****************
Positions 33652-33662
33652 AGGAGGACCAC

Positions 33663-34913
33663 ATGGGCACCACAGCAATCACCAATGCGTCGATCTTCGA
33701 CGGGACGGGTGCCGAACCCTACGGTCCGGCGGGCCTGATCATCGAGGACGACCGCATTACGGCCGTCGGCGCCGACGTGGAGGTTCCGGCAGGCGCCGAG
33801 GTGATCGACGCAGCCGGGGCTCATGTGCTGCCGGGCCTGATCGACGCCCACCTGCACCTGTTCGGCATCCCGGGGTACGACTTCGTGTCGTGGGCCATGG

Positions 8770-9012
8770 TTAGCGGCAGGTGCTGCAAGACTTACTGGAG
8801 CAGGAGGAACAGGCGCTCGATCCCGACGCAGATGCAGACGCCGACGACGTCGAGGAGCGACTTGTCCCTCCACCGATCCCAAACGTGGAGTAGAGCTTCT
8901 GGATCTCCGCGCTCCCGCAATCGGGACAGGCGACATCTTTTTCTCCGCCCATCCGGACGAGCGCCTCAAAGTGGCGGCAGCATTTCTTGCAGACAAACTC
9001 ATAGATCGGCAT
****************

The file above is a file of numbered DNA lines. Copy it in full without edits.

Positions 33652-33662
33652 AGGAGGACCAC

Positions 33663-34913
33663 ATGGGCACCACAGCAATCACCAATGCGTCGATCTTCGA
33701 CGGGACGGGTGCCGAACCCTACGGTCCGGCGGGCCTGATCATCGAGGACGACCGCATTACGGCCGTCGGCGCCGACGTGGAGGTTCCGGCAGGCGCCGAG
33801 GTGATCGACGCAGCCGGGGCTCATGTGCTGCCGGGCCTGATCGACGCCCACCTGCACCTGTTCGGCATCCCGGGGTACGACTTCGTGTCGTGGGCCATGG

Positions 8770-9012
8770 TTAGCGGCAGGTGCTGCAAGACTTACTGGAG
8801 CAGGAGGAACAGGCGCTCGATCCCGACGCAGATGCAGACGCCGACGACGTCGAGGAGCGACTTGTCCCTCCACCGATCCCAAACGTGGAGTAGAGCTTCT
8901 GGATCTCCGCGCTCCCGCAATCGGGACAGGCGACATCTTTTTCTCCGCCCATCCGGACGAGCGCCTCAAAGTGGCGGCAGCATTTCTTGCAGACAAACTC
9001 ATAGATCGGCAT